It would be very easy for me to sit here and think negative. Seeing all the sick people waiting, stressing out and waiting for their turn to see their doctor. I could take on board their energies and react like them.

The lesson I have learnt today was to stop analysing the thoughts that are running through my head, and just relax and be in the present.

Happy Thoughts Make Happy Molecules

Daring Greatly

September 12, 2012 § Leave a comment

I’ve just begun to read a fantastic book which I know will transform the way I understand, and tackle, my thought processes. Every now and again something like this just falls into your lap. This afternoon, after feeling weighed down with expectation and self doubt, I received a link for this new book from Brene Brown, while I was reading the #cpchat conversation. Thank you to @gmbondi for pointing out this fantastic book. Check out his blog here Gino Bondi.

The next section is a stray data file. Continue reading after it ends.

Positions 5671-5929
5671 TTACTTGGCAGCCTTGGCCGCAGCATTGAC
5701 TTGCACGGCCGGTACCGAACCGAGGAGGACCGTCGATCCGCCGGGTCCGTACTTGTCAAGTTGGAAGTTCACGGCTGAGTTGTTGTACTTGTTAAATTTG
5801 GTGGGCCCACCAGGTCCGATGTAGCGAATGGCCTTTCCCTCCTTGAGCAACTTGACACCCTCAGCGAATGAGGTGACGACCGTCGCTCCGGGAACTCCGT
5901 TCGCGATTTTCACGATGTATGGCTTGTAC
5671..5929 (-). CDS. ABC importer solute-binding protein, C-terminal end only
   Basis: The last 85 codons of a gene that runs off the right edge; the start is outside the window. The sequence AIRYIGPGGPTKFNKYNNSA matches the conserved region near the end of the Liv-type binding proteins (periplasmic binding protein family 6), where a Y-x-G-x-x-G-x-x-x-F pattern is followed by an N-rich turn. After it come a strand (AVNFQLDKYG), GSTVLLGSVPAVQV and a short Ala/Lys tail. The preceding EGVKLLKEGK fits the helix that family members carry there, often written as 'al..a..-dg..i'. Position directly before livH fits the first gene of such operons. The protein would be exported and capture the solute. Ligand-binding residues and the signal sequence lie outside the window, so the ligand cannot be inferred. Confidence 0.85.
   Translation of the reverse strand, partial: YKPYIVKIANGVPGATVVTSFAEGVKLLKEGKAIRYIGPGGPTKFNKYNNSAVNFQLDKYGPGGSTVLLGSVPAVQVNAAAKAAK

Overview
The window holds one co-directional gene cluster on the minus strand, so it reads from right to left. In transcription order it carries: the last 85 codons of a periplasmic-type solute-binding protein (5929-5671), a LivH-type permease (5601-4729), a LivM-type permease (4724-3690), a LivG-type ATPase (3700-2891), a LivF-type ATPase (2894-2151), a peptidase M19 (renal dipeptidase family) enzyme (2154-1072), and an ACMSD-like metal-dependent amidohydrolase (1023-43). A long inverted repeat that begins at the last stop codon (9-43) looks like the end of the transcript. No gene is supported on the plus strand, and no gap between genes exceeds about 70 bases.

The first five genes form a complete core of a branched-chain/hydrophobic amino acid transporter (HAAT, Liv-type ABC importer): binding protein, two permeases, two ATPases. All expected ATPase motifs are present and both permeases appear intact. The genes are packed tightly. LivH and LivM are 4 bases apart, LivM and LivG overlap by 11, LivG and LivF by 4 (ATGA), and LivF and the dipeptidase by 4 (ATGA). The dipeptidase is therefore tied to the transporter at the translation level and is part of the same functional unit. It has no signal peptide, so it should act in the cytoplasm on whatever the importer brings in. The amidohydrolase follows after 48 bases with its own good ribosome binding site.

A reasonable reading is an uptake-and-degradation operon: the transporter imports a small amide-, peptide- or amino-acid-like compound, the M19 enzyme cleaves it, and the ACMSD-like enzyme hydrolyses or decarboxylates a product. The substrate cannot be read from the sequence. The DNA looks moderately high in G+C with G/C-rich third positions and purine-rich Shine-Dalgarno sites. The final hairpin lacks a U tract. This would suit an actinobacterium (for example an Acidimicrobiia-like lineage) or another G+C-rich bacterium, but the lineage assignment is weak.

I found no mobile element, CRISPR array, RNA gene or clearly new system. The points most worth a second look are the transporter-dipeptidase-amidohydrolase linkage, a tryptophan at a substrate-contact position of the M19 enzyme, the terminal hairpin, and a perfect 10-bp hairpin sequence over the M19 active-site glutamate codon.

Now, up until this point, I vulnerably admit, I’d never heard about Brene. But something resonated within me to pursue it further. I downloaded a ‘sample’ of the book through iBooks, and when I read this following quote:

We must walk into the arena, whatever it may be – a new relationship, an important meeting, our creative process, or a difficult family conversation – with courage and the willingness to engage. Rather than sitting on the sidelines and hurling judgement and advice, we must dare to show up and let ourselves be seen. This is vulnerability. This is daring greatly.

I had to buy it!